Spaceflight Now STS-111

Spacewalkers mount equipment to station exterior
Posted: June 9, 2002

Astronauts Franklin Chang-Diaz and Philippe Perrin began repressurizing the international space station's Quest airlock module at 6:41 p.m. EDT, officially ending a successful seven-hour 14-minute spacewalk. All of the objectives of the excursion were accomplished.

Chang-Diaz carries the grapple fixture to the P6 truss while riding on the end of the station's robotic arm. Photo: NASA TV/Spaceflight Now
"I'm really pleased to report we had a tremendous day on orbit," said space station flight director Rick LaBrode. "It couldn't have gone better."

Said Tricia Mack, the lead spacewalk flight controller at the Johnson Space Center: "We had three major tasks and they all were performed flawlessly."

This was the 39th space station assembly spacewalk, the 14th staged from the station itself and the seventh from the U.S. Quest airlock module. Chang-Diaz and Perrin are the 37th and 38th individuals to participate in a station assembly spacewalk.

With today's spacewalk, 31 Americans, one Canadian, five Russian cosmonauts and one Frenchman have logged 243 hours and 41 minutes of spacewalk time in 39 ISS assembly spacewalks.

Chang-Diaz and Perrin attached a robot arm grapple fixture to the station's current solar array truss so it eventually can be moved to its permanent location on the left-side of the station's currently unfinished main array truss.

The astronauts also mounted six micrometeoroid debris panels on the station's hull that will be deployed in late July to help shield the Russian Zvezda command module from potentially dangerous impacts.

Finally, Chang-Diaz and Perrin removed a half-dozen thermal blankets from the mobile base system, a robot arm mounting platform that will be attached to a small cart on the solar array truss Monday. The MBS will serve as a carrier for the station's robot arm, allowing the crane to be moved back and forth along the truss to continue its assembly. Chang-Diaz is making a record-tying seventh space flight, but it was his first spacewalk. And judging by the chatter between him and rookie flier Perrin early in today's excursion, he's not yet so jaded as to ignore the view from inside his fishbowl helmet.

"This is an amazing experience, I'll tell you," he marveled early on. A few moments later, he marveled some more. "This is amazing, I mean, incredible."

"I have not seen much. It was dark when I went out," Perrin said.

"Ah, the sunrise. Take some time to look at the sunrise.


"Oh man!"

"Franklin, Valeri (Korzun, the station commander) wants to know if you think it's more comfortable than the NBL (Neutral Buoyancy Laboratory)," robot arm operator Peggy Whitson called from inside the Destiny lab module.

"Uh, yes. Tremendously, much more comfortable and much more beautiful," Chang-Diaz replied. "It's absolutely spectacular."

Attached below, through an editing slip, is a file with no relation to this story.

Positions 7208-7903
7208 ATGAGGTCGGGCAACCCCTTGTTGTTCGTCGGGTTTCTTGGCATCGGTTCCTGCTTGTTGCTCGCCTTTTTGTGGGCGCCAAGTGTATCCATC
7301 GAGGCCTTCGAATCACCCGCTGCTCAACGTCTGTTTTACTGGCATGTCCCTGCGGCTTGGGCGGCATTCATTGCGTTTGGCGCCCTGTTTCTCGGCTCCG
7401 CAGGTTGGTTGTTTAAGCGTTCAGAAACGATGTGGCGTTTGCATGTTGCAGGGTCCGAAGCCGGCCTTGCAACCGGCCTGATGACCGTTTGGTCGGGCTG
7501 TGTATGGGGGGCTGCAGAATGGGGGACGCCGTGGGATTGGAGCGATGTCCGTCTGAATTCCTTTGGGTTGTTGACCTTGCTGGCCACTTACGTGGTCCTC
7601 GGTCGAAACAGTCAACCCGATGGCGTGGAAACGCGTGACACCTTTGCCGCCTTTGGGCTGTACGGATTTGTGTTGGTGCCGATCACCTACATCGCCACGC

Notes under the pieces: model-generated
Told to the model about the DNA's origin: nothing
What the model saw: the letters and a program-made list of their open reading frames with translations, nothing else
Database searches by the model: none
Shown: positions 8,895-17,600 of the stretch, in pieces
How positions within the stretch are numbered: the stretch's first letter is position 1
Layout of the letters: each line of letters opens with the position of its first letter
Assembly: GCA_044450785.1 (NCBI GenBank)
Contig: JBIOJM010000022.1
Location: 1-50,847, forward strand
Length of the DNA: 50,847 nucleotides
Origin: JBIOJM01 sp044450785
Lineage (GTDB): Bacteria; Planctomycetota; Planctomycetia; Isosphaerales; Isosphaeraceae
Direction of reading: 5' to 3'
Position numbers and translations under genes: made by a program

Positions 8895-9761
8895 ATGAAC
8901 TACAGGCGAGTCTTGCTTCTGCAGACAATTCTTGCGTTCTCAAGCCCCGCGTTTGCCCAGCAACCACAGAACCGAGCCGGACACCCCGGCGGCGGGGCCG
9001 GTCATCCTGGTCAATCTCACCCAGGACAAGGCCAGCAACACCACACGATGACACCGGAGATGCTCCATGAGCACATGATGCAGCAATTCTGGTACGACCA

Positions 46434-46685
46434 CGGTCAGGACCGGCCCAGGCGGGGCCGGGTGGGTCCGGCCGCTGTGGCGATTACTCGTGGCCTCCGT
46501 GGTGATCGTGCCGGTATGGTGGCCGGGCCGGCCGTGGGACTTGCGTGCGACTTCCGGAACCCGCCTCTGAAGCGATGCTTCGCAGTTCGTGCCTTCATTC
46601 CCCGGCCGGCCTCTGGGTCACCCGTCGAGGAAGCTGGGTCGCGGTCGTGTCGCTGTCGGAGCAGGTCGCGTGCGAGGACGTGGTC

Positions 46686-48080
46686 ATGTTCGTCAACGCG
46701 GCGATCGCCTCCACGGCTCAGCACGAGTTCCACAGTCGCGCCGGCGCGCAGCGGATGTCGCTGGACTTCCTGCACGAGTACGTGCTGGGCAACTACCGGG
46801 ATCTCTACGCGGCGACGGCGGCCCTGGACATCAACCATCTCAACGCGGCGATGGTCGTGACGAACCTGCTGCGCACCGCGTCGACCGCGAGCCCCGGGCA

"That's sunrise..." Perrin said a moment later.

"Isn't that incredible?"

"Yeah. With Endeavour in the background, it's glorious."

A few moments after that, shuttle pilot Paul Lockhart asked Perrin for his status.

"I'm on P6, hanging on the PFR and looking at the world."

"Does it look good?" Chang-Diaz asked. "Isn't it amazing? What an incredible sight."

"I'm hanging like a bat upside down, looking at the Earth."


The spacewalk was timelined for six hours, but it ran more than an hour longer than expected. Space station engineer Peggy Whitson, operating the Canadarm2 space crane, faced tight clearances and challenging trajectories maneuvering the complex seven-joint arm and she took her time to make sure nothing went awry.

"This was the first time the crew was driving this arm," LaBrode said. "So it's like you get behind the wheel of a brand new car, you're very cautious until you learn how it works. On top of that, a lot of our maneuvers, specifically the maneuver to the service module debris panel stowage location, the trajectories of the arm put us in very close proximity to the station's structure. So they were very methodical. They did a fabulous job monitoring their clearances.

In addition, the arm experienced a few "singularities" along the way, LaBrode said, in which the control computer's knowledge of the precise orientation of a particular joint was briefly lost because of earlier maneuvers.

"We got in a configuration where it was real challenging to get out and it took time," LaBrode said. "When you pile all of these things together, it just made for a little bit longer ops than we originally anticipated."

The ultimate Apollo 11 DVD
This exceptional chronicle of the historic Apollo 11 lunar landing mission features new digital transfers of film and television coverage unmatched by any other.

More DVDs
The first in a series of space DVDs is now available from the Astronomy Now Store. Relive shuttle Columbia's March flight to refurbish the Hubble Space Telescope in spectacular DVD quality.

The Apollo 14 Complete Downlink DVD set (5 discs) contains all the available television downlink footage from the Apollo 14 mission. A two-disc edited version is also available.